Engraving of registry of wills, Somerset House (Catalogue reference: ZPER 34/66/96)

This is a brief guide to researching death duty records between 1796 and 1903. Death duty records can be complicated and difficult to understand, so some patience may be required when researching these records.

The majority of the records which still exist can be found either online or at The National Archives in Kew.

  • What do I need to know before I start?

    • Try to find out:

      • the name of the person
      • a geographical location to focus your search
      • an approximate date of death
  • What records can I see online?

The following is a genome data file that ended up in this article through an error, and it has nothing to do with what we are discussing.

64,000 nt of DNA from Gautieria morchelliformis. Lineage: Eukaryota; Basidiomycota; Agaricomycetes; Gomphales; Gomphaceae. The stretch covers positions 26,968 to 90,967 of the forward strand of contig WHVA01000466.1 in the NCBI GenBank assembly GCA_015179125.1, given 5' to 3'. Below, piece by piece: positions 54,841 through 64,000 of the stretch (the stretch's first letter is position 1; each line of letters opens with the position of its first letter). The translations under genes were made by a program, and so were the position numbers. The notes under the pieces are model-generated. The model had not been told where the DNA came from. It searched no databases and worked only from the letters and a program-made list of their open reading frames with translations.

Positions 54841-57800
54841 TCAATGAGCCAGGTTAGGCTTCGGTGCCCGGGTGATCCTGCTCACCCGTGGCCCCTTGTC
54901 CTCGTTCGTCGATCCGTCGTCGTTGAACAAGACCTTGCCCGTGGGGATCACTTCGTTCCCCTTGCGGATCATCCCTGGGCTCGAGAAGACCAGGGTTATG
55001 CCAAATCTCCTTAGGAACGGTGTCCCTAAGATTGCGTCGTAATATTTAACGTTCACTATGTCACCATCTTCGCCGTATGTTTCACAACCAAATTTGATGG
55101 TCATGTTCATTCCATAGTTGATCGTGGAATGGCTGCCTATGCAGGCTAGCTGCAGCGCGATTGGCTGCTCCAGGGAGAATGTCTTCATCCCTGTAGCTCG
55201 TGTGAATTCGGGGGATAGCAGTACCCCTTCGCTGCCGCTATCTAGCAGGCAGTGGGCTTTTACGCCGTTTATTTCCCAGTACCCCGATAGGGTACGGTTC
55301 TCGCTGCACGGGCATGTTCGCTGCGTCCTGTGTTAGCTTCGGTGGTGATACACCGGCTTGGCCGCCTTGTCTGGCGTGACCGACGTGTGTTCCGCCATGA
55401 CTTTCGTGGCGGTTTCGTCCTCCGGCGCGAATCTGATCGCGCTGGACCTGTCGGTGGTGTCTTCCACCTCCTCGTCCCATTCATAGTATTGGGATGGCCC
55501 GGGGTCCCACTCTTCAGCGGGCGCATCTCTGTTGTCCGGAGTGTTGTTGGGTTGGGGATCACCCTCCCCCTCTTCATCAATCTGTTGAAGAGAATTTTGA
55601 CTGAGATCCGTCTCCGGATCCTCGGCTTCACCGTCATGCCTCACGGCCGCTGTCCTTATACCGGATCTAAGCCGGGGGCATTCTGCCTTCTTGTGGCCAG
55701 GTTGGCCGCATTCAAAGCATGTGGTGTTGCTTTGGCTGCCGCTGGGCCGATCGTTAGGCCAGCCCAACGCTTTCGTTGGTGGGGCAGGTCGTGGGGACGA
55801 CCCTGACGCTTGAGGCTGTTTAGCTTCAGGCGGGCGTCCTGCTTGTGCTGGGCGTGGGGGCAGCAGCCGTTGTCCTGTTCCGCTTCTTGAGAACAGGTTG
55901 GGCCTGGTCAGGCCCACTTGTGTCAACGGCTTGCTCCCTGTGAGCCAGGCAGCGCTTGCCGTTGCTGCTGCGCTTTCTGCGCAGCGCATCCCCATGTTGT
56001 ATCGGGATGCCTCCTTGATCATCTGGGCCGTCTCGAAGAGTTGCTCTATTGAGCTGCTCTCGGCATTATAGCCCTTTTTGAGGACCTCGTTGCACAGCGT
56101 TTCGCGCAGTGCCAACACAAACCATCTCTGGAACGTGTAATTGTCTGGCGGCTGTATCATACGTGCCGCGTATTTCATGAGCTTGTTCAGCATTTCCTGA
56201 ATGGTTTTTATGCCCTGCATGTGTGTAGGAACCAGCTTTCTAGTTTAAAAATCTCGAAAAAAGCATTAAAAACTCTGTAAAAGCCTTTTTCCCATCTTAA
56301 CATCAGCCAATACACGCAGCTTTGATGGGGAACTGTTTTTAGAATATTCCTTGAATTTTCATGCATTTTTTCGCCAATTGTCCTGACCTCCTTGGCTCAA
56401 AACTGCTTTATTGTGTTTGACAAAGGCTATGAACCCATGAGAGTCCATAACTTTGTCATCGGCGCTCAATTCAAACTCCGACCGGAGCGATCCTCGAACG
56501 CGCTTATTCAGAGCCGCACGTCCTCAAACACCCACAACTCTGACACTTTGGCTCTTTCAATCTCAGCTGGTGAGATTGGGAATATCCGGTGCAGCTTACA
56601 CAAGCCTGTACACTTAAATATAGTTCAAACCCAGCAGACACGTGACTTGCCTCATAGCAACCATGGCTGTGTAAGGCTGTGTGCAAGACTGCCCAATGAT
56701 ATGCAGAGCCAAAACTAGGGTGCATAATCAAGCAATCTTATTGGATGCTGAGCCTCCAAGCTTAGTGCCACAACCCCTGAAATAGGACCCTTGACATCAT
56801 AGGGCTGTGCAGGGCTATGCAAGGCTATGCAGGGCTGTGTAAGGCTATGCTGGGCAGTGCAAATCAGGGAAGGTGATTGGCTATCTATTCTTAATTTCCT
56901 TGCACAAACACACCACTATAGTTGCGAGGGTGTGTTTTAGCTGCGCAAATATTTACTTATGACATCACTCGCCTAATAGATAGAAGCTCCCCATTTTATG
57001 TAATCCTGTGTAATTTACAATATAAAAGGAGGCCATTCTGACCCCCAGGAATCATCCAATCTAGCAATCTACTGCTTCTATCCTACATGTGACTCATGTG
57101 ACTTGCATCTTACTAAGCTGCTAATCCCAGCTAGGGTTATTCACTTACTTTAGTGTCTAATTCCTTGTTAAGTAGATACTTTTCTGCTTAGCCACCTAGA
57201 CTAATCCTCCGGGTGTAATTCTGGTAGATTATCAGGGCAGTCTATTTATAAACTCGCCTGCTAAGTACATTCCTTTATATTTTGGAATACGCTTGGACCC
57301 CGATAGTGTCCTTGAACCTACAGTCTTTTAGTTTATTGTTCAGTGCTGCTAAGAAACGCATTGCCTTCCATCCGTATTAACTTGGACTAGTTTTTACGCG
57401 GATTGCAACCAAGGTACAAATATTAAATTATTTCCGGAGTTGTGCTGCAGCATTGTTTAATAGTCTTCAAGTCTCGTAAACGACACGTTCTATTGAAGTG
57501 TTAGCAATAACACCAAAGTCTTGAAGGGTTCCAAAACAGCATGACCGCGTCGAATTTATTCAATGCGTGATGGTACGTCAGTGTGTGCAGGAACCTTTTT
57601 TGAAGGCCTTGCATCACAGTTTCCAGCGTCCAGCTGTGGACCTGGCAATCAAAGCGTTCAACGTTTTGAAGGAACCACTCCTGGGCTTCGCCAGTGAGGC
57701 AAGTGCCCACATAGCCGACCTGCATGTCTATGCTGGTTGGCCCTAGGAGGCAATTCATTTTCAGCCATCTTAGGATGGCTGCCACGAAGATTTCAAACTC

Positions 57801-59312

Did you know?

Death duty was introduced in 1796.

Death duty registers can be complicated to interpret. Refer to the research guide Death duties 1796-1903: further research for more information on how to do this.

When searching the death duty registers, you may find:

  • a date of death
  • information about beneficiaries
  • the next of kin
  • their exact relationship to the deceased

From 1815, additional information is sometimes included, such as:

  • the date of death of the spouse
  • the dates of the death or marriage of beneficiaries
  • the births of posthumous children and grandchildren
  • the changes of address and references to law suits

After 1903, death duty registers were replaced with a system of individual files which were destroyed 30 years after being closed - there are therefore no registers after 1903.